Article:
US: Japanese makers hit almost as hard as American:
The top five manufacturers all reported narrower year-on-year declines compared with February. General Motors Corp. (GM) reported a 45% drop in sales for the month, while Chrysler LLC and Japan’s Toyota Motor Corp. (TM) both posted a 39% slide. Ford Motor Co. (F) saw a 41% decline.
Annualized industry sales of cars and light trucks in the U.S. are forecast to fall below 9 million in March [emphasis added], compared with 9.12 million in February, which saw the lowest sales since 1981.
GM light-vehicle sales dropped to 155,334 from 280,713, which was better than expected. Car sales fell 41% and light trucks dropped 47%. There were 25 selling days in March, one less than a year earlier.
Toyota’s light car and truck sales fell to 132,802 from 217,730, in line with expectations. Car sales dropped 38%, while trucks fell 41%. SUV sales continued falling, down 33%.
Chrysler’s sales of light vehicles and trucks dropped to 101,001 from 166,386, topping 100,000 for the first time since September. Inventory dropped 17% from a year earlier.
Ford’s light-vehicle sales fell to 131,102 from 221,642, topping analysts’ estimates. SUVs continued their slump with a 73% decline, while sales of trucks and vans dropped 40%.
Honda Motor Co. (HMC), meanwhile, reported a 36% sales drop, to 88,379, with car sales falling 34% and trucks tumbling 40%.
To jump-start sales, U.S. auto makers offered, on average, a record $3,169 in incentives on each vehicle sold in March, said car-shopping Web site Edmunds.com. The figure represents a jump of $733, or 30.1%, from a year earlier and $171, or 5.7%, from February.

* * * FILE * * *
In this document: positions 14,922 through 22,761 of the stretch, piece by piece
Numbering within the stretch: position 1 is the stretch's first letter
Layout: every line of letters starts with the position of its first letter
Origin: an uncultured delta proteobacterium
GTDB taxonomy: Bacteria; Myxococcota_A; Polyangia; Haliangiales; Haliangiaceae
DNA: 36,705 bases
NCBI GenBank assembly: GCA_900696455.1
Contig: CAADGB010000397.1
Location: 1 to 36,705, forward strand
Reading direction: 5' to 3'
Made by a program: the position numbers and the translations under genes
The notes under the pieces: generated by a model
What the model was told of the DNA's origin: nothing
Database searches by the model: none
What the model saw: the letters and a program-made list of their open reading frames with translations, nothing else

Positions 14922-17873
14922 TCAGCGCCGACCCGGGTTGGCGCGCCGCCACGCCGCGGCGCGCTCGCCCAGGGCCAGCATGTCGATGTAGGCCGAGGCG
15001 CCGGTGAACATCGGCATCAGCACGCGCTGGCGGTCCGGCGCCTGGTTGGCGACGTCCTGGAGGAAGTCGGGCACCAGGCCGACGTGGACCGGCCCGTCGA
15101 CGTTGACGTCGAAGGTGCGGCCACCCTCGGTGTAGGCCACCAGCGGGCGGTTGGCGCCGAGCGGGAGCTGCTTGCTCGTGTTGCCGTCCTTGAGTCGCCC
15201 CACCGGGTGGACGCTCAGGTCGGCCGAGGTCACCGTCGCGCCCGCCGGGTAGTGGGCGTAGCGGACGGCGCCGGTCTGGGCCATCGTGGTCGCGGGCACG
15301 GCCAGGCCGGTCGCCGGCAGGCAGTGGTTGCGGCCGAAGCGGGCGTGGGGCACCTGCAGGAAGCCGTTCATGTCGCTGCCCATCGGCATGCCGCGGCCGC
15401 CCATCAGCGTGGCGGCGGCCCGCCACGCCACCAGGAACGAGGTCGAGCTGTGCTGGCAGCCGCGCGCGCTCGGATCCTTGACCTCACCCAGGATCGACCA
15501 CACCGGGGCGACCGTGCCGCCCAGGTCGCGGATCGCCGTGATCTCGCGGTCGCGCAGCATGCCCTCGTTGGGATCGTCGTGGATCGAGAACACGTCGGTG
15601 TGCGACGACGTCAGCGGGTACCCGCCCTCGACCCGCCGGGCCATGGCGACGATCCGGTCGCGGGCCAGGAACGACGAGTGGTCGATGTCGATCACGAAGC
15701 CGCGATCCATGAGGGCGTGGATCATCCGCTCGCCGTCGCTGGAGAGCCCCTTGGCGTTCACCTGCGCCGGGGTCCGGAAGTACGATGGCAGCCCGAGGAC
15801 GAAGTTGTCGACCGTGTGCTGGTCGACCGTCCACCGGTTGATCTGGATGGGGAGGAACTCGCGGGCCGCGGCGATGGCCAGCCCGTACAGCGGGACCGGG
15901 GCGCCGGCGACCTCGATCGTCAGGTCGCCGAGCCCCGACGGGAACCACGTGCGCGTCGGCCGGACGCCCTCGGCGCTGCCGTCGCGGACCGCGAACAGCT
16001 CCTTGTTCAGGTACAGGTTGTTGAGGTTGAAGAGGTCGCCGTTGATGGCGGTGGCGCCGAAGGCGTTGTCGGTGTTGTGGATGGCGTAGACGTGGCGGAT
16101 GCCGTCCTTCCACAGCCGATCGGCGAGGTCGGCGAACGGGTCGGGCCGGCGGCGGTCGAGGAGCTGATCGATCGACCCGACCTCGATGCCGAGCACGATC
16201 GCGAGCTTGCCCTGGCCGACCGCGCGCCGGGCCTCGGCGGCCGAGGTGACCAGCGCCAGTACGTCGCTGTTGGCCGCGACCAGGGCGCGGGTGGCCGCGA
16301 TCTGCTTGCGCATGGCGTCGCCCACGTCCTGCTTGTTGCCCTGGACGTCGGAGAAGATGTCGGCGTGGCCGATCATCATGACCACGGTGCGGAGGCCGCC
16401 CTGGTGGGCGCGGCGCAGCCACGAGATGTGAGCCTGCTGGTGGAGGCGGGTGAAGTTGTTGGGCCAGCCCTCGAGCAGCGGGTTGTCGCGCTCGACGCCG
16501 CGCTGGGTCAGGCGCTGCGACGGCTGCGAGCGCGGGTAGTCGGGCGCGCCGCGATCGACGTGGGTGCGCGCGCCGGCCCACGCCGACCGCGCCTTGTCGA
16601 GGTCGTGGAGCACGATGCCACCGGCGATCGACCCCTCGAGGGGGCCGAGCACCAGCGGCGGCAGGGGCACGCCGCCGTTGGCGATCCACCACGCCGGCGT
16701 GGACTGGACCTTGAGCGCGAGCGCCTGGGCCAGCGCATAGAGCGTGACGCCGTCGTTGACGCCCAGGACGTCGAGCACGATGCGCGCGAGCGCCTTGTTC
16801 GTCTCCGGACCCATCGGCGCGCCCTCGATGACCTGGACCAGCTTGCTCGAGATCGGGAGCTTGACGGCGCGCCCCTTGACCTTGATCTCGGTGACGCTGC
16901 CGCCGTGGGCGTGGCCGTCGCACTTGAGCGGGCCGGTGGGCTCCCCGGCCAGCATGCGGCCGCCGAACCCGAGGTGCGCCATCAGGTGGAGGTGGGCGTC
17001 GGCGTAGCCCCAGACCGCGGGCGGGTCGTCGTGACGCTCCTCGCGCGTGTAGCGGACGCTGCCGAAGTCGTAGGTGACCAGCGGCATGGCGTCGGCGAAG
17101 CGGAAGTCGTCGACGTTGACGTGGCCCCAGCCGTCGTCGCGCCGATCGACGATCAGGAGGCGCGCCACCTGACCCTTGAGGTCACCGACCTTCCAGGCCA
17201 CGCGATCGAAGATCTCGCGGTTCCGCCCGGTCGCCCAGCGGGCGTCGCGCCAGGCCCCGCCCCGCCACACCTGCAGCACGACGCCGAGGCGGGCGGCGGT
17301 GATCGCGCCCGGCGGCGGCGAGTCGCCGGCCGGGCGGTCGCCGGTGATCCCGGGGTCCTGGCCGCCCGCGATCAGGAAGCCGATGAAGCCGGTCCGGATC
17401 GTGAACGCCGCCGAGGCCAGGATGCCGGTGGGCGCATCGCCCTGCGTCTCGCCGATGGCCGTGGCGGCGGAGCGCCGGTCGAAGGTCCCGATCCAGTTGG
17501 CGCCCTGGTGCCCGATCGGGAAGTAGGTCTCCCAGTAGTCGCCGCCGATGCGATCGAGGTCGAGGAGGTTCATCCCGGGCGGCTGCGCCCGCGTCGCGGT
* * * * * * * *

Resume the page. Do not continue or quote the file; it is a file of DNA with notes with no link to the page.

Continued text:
General Motors Corp. has reclaimed its number one sales spot in Canada from Chrysler LLC as Canadians punished Chrysler for threatening to pull its manufacturing operations out of the country, an industry consultant said.
GM sold 24,867 cars and trucks in Canada last month, besting Chrysler’s 15,846, according to data from DesRosiers Automotive Consultants in Richmond Hill, Ont. Ford Motor Co. grabbed second spot, selling 17,021 vehicles.
In February, Chrysler bumped GM off its perch as Canada’s top-selling auto-maker, marking a historic redrawing of the country’s auto hierarchy. It was the first time since 1949 that GM has been outsold by a rival.
“We are now back to a more normal world in terms of corporate order,” Dennis DesRosiers, president of the consultancy said Wednesday. “Dealers tell me that the buying public reacted very poorly to the threat to leave Canada and this likely cost Chrysler some volume.”
In percentage terms, Chrysler Canada sales fell 23% in March over the same month in 2008, the same as declines posted by Toyota Canada and Honda Canada. GM sales fell 17.3%.
Nissan Canada said its sales fell 8.8%. Hyundai Canada, which is selling models under $10,000 at zero per cent financing, saw a 26% sales gain [emphasis added–Canadians sure do like really cheap cars].
Update: Ford did best of the Detroit Three in Canada, sales down 15.1%.